Allowing investors to have an earlier from a VC fund provides an advantage to the general partners as well. The fund no longer needs to have a redemption date, or a fixed date at which it is required to return all capital to investors. This eliminates the stress of exiting holdings simply due to the capital constraints as opposed to an analysis of potential liquidity events and payouts of the fund investments.
Digital securities are programmable. This offers the possibility of interesting new features, one of which is an option for the fund to automatically buy back the principal investment of its limited partners at predisposed time increments as opposed to issuing dividends. This can be a mechanism for returning principal investment to limited partners while allowing the remaining profit to be held at will. These types of features have tax advantages for limited partners since they would not have to declare a gain until they exit the holding. Buybacks also add liquidity to the secondary market and provide a bid at market price. As a result, future capital raising by security issuers can be performed at a reduced cost, since there would be a higher valuation.
Another advantage for issuers of a digital security-based VC fund is the ability to administer the security at virtually the same cost whether it is held by 10 investors or 10,000 investors. This is due to a reduction in the number of intermediaries required to verify information and the frictionless transfer of data and assets, thereby allowing more global investors to participate at potentially smaller dollar-value sizes of investment. This democratisation, or the ability to distribute investment opportunities to a significantly wider audience and in fractionalised increments, has the potential to result in larger and faster overall capital raising.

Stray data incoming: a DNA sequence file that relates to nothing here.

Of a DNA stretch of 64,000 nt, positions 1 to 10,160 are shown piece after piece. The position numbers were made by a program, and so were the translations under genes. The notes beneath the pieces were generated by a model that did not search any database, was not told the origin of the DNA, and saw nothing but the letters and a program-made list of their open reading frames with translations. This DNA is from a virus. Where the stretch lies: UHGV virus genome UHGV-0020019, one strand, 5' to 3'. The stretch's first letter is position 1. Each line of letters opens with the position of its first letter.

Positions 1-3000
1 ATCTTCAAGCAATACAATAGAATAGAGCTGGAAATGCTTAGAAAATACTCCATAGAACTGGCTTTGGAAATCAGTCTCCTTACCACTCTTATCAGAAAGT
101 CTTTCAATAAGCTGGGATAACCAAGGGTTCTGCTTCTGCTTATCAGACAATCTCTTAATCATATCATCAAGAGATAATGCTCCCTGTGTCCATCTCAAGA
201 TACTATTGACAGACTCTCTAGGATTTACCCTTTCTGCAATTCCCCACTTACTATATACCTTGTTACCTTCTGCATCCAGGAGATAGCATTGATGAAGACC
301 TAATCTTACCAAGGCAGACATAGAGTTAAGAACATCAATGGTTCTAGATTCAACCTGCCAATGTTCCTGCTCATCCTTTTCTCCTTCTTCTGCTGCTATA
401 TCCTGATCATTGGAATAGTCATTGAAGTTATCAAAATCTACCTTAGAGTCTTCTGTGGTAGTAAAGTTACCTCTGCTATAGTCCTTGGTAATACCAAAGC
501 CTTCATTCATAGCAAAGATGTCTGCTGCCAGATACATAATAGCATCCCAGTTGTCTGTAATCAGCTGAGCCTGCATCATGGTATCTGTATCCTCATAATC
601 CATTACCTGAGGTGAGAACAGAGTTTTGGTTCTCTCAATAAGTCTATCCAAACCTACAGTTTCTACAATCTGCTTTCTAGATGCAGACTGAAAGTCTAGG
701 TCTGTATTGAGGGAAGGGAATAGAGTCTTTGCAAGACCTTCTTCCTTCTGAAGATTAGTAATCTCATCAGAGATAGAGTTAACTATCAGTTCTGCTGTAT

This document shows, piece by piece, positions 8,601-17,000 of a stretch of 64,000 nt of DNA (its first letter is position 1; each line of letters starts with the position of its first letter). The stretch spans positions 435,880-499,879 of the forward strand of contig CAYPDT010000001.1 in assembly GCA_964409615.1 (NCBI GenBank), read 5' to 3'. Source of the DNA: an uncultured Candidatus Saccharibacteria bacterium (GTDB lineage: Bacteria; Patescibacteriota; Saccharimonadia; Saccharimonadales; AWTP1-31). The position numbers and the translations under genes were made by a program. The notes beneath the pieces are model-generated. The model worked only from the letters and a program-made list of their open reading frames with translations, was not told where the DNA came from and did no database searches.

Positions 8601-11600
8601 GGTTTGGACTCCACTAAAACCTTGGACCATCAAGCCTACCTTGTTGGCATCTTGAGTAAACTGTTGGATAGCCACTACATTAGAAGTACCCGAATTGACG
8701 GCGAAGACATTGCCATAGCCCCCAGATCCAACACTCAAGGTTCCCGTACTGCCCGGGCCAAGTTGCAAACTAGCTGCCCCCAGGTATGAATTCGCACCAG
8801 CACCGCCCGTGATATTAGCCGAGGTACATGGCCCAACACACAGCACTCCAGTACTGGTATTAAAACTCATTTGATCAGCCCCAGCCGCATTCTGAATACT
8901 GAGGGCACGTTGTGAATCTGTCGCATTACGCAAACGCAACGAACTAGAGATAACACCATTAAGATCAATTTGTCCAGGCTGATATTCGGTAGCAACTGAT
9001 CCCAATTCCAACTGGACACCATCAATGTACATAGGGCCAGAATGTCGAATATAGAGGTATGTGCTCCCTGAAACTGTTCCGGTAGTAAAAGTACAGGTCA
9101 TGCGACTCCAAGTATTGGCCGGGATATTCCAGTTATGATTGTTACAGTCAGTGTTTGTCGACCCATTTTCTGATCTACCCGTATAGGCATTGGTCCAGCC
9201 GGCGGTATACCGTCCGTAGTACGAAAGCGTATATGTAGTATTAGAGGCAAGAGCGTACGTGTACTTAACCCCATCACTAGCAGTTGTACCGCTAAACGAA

It is important to not assume that these securities would immediately provide liquidity via secondary markets even though there are a number of exchanges, such as tZero and OpenFinance, which have been formed to facilitate pricing discovery and match buyers and sellers in this new security class. Liquidity will come only when there is a demand for the securities and such demand is a function of expected returns, not simply an automatic by-product of availability.
However, since there is the elimination of the aforementioned 20 percent discount at sale – due to frictional cost – on early exits of traditionally structured VC funds, investors of these blockchain-based security offerings will not be faced with this barrier to secondary market trading, making liquidity at least a higher probability.
After the digital security is issued and is being managed in the marketplace, the issuing company could hold a proxy vote at the click of a few buttons. If the proxy vote is related to additional capital issuance, the general partners could give their current investors the option to participate at a discount to subsequent investors. Being able to more easily expand the capital size of a fund would offer significant cost savings for the general partners as opposed to closing out one fund after seven to 10 years and rolling it into a new fund.
The accumulation of these incremental improvements adds to overall efficiency and the availability of capital for early stage private companies. The implications are that more ideas, and ultimately more successes and more failures, would have a chance to rethink and improve the world we live in, rework how we interact with each other, and retool how businesses operate. Blockchain as a practical application within private capital raising is an incremental improvement, but one that is exponentially accumulative and, ultimately, redesigns the manner in which securities transactions are originated and settled.
Gavin Racz is director of business development at Liquidity Digital. He can be contacted by email: firstname.lastname@example.org.